Regarding the payments made by the respondent to said law firm of approximately $12,500 on account of legal services in connection with the Hotel Brunswick property, it appears that said law firm rendered a bill to the respondent for services and disbursements made between March, 1895, and March, 1898, of $1,290, $1,000 of which was for services rendered between May and December, 1895, in connection with the loan upon the Hotel Brunswick property made by the Title Guarantee and Trust Company, which company charged and the respondent paid for its services in connection with the making of such loan the sum of $1,500. It also appears that said firm rendered a bill for services and disbursements between November, 1895, and July, 1897, in relation to the Hotel Brunswick property of $3,875.52, $3,685 of which was for services, crediting thereon the sum of $250 paid February 9, 1897, and that the respondent paid them the balance of $3,625.52. The nature of the services rendered and the amounts charged are set forth in findings 43, 44, 45, 46, 48 and 57 to 71 inclusive.
In November, 1899, negotiations were commenced for the sale of the Hotel Brunswick property and the services detailed in finding 72 were rendered, and on January 22, 1903, the said property was sold for $450,000, subject to said mortgage of $200,000, for which services the Lester law firm charged the respondent, and he paid them the sum of $5,000, January 5, 1903. Thereafter, said firm presented a bill to the executor for services rendered from June, 1898, to January, 1904, for the sum of $6,302.16, which said executor paid on or before January 27, 1904. The nature of said services as well as the amounts charged therefor are stated in findings 73-77 inclusive, and 82-94 inclusive. Included in said bill of $6,302.16 was an item of $2,000 for general counsel furnished the respondent during the six years from January, 1898, to January, 1904.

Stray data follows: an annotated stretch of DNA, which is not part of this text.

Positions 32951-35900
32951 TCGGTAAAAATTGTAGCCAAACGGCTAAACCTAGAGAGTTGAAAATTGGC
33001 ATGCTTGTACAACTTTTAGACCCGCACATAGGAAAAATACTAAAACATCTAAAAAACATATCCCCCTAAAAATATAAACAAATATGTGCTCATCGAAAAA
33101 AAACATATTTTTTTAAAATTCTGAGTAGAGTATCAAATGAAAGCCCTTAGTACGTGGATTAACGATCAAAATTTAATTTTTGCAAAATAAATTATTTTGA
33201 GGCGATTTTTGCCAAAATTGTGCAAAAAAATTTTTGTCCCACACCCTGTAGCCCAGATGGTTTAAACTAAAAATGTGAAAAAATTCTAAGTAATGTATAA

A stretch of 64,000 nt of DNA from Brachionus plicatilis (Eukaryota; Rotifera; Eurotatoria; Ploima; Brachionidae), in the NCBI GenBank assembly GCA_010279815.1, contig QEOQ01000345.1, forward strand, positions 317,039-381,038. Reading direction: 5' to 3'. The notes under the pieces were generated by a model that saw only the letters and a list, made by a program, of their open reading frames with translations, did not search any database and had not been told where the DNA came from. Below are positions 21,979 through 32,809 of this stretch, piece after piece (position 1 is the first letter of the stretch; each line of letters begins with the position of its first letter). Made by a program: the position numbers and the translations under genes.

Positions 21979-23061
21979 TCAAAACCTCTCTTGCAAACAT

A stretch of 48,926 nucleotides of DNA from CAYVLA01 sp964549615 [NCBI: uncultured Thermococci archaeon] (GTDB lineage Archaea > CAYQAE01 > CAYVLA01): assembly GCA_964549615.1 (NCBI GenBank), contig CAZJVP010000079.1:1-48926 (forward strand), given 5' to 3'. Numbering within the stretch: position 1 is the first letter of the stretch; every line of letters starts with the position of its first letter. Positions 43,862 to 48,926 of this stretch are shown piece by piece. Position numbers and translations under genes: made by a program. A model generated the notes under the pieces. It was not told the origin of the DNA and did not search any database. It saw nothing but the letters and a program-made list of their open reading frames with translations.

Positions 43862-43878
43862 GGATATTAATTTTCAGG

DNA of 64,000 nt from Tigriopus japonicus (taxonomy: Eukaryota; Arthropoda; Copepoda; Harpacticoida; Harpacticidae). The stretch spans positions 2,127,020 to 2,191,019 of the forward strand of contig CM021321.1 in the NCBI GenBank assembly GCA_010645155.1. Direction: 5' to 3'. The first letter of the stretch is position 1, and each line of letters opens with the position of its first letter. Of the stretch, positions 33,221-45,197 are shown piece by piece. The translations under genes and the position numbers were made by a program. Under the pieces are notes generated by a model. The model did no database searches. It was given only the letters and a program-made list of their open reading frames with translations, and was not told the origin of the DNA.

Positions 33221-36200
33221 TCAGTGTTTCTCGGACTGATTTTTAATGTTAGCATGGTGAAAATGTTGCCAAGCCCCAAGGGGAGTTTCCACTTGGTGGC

An examination of the evidence and findings above referred to, and the bills presented for legal services on account of the Hotel Brunswick property of approximately $12,500, show that a considerable portion of such services was rendered in the discharge of duties which the respondent himself was fully competent to discharge and which he was under legal obligation to perform. The respondent had been admitted to practice in the courts of the State of New York prior to 1880, and had been actively engaged in general law practice, and was a member of the real estate firm of Lester Brothers, and was undoubtedly well qualified to pass upon many of the matters requiring simply the exercise of good business judgment in connection with handling the Hotel Brunswick property. As to many of such matters the respondent was not justified in incurring lawyer's bills for services rendered in their performance. An executor is not warranted in paying out moneys of the estate which he represents for the performance of duties which are purely executorial. He has no right to employ counsel at the expense of the estate to do what he himself should do and for the doing of which he is compensated by his commissions. (11 R.C.L. § 261; Lucich v. Medin, 3 Nev. 93; 18 Cyc. 282.) The commissions are allowed an executor as compensation for his services in the execution of the trust. ( Cook v. Lowry, 95 N.Y. 114; approved, Stevens v. Melcher, 152 id. 551.) Where an executor employs an attorney to perform services which devolve upon the executor to perform, the disbursements made on account thereof do not constitute a proper claim against the estate although contracted in good faith. ( Matter of Binghamton Trust Co., 87 App. Div. 26; Matter of Harbeck, 81 Hun, 26; affd., 145 N.Y. 648; Matter of O'Brien, 5 Misc. Rep. 136.)